Anwar Sadat, Jimmy Carter & Menachem Begin on September 17th, 1978

In a dramatic interview aired on BBC Arabic in May, Tarek El Khouly, Deputy Chairman of the Egyptian House of Representatives’ Foreign Relations Committee, made a striking assertion that Egypt's peace with Israel, a treaty over 40 years old, was purely a strategic maneuver to reclaim Egyptian territory. He ominously hinted that recent tensions between the two nations could lead to a downgrading of their relations, asserting that all options remain on the table, albeit to be played out gradually as superpowers do.

The peace treaty between Israel and Egypt, signed in 1979, marked the end of decades of hostilities, including several wars. This historic accord saw Israel returning the Sinai Peninsula, which it had occupied since the 1967 Six-Day War. In exchange, Israel gained a crucial Arab ally and a more secure southern border. The treaty also paved the way for significantly improved US-Egypt relations, resulting in Egypt receiving over $1 billion annually in US aid—a financial lifeline for the Egyptian government.

Egypt's decision to be the first Arab state to recognize Israel in 1979 was monumental, setting a precedent that Jordan followed in 1994, and later, the United Arab Emirates, Bahrain, Morocco, and Sudan in 2020. Over 45 years, Israel and Egypt have cultivated economic, military, and political cooperation. Trade flourished, with Israelis visiting Egypt in droves, and the two nations collaborating on security measures against terrorism in Sinai. Notably, in 2018, Egypt signed a $15 billion gas import deal with an Israeli company, highlighting the economic interdependence.

Despite these mutual benefits, the relationship has been fraught with tension, primarily due to the ongoing conflict in Gaza. Many Egyptians harbor deep-seated animosity towards Israel, influenced by religious and historical narratives. The Muslim Brotherhood, which gave rise to Hamas, was founded in Egypt and remains influential despite being banned. This ideological backdrop complicates Egypt's diplomatic stance.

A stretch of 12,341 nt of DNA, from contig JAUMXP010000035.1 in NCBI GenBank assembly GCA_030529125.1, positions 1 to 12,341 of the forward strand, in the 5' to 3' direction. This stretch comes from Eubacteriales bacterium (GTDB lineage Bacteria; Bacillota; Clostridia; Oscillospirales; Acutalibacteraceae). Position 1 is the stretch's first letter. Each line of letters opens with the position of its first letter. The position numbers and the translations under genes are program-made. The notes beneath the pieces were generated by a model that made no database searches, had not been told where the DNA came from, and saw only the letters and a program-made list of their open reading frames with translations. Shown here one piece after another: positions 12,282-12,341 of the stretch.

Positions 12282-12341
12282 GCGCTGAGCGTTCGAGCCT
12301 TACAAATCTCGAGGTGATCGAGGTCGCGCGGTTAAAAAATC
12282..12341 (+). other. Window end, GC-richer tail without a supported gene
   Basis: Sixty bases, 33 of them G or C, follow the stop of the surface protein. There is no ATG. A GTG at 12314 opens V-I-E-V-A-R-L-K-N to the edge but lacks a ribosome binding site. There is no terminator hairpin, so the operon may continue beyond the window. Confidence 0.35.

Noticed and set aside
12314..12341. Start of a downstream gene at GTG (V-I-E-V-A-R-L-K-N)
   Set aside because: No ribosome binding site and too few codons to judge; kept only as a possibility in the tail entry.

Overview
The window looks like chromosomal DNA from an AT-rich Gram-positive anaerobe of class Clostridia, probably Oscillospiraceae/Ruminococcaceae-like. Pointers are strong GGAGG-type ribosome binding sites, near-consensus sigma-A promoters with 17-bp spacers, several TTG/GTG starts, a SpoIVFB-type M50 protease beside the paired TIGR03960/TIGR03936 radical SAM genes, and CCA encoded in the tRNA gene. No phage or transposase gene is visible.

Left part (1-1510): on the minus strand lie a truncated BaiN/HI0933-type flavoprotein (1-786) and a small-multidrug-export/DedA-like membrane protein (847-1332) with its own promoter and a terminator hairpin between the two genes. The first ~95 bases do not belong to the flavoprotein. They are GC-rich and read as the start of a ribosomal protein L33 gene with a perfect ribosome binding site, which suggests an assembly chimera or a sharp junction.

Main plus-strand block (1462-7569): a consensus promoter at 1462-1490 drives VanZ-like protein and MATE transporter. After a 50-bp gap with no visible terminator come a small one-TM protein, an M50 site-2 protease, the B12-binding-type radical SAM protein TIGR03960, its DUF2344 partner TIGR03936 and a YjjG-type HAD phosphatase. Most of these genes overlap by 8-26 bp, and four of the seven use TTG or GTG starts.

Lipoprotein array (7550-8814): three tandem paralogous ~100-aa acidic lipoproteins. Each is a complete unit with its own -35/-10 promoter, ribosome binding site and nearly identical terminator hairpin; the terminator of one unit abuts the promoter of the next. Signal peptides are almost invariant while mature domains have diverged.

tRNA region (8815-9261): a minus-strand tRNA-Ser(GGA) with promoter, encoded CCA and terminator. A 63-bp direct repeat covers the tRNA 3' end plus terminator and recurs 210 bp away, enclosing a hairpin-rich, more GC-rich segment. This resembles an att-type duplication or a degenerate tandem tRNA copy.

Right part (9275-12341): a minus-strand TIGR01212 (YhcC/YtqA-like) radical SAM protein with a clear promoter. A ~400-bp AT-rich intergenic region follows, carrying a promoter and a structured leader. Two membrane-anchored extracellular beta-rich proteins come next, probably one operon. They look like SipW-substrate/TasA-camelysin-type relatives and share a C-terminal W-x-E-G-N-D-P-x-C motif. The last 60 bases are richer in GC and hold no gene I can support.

Economic ties have persisted despite political strains, as noted by Haisam Hassanein from the Washington-based Foundation for Defense of Democracies. Israeli fuel flows into Egypt, and both nations maintain their water-sharing agreement, underscoring a pragmatic approach to mutual necessities.

The Israel-Hamas conflict has exacerbated tensions, with accusations flying over Israel's alleged attempts to push Gazans into Egypt's Sinai Peninsula. Egypt has steadfastly refused to accept Gazan refugees, citing national security concerns and the potential destabilization of its already fragile economy. Nourhan N. Moussa, a Cairo-based international lawyer, emphasized Egypt's right to defend its borders, pointing to measures like physical barriers and the destruction of tunnels used for smuggling over a decade ago after Gaza militants infiltrated Egypt and slaughtered soldiers.

The closure of the Rafah border crossing, a critical entry point for humanitarian aid into Gaza, has further strained relations. Both Israel and Egypt blame each other for the impasse, with Egypt denying the existence of terror tunnels despite overwhelming proof of their existence. Some political analysts have suggested that corrupt elements within the Egyptian government profit from the smuggling operations, levying tariffs and earning percentages of the goods brought into the Strip via these tunnels - some of which are as wide as a two lane highway.

El Khouly's candid remarks underscore the precarious nature of the peace treaty, hinting at Egypt's strategic motivations and the complexities of its relationship with Israel. While some Egyptian leaders might contemplate severing ties, analysts widely agree that the economic and security costs would be prohibitive. The peace deal, though fraught with challenges, remains a cornerstone of regional stability, with Egypt unlikely to forsake its benefits in the foreseeable future.

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